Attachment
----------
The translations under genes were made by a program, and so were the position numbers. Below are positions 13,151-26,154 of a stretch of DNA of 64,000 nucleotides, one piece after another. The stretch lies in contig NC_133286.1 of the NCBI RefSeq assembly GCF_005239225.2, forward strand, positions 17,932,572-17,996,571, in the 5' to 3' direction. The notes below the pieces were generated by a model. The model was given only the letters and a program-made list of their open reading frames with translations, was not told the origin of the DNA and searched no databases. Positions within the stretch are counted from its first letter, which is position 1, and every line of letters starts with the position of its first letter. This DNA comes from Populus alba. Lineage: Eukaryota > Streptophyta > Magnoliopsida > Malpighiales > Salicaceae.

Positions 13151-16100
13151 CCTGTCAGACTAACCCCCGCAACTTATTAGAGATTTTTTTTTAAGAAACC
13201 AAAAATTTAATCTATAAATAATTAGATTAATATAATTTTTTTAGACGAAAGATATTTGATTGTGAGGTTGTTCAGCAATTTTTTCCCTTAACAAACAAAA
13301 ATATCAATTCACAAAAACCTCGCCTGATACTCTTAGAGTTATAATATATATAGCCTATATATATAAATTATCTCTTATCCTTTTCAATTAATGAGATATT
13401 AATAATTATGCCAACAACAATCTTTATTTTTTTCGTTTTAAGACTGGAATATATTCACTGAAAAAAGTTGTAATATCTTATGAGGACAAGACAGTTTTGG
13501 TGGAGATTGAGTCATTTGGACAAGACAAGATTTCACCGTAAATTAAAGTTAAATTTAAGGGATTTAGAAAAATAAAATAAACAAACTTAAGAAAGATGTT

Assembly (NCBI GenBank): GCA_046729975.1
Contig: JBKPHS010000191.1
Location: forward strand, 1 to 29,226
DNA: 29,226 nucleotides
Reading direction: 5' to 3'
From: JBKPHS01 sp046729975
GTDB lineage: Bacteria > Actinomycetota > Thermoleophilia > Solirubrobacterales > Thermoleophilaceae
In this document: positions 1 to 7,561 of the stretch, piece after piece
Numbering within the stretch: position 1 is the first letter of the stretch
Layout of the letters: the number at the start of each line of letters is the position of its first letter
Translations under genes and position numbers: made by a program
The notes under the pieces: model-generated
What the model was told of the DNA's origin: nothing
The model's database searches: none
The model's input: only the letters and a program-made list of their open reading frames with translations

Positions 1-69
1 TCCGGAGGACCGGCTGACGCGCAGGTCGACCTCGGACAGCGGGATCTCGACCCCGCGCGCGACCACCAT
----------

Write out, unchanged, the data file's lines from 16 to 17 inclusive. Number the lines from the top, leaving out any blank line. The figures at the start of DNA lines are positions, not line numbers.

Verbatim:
Numbering within the stretch: position 1 is the first letter of the stretch
Layout of the letters: the number at the start of each line of letters is the position of its first letter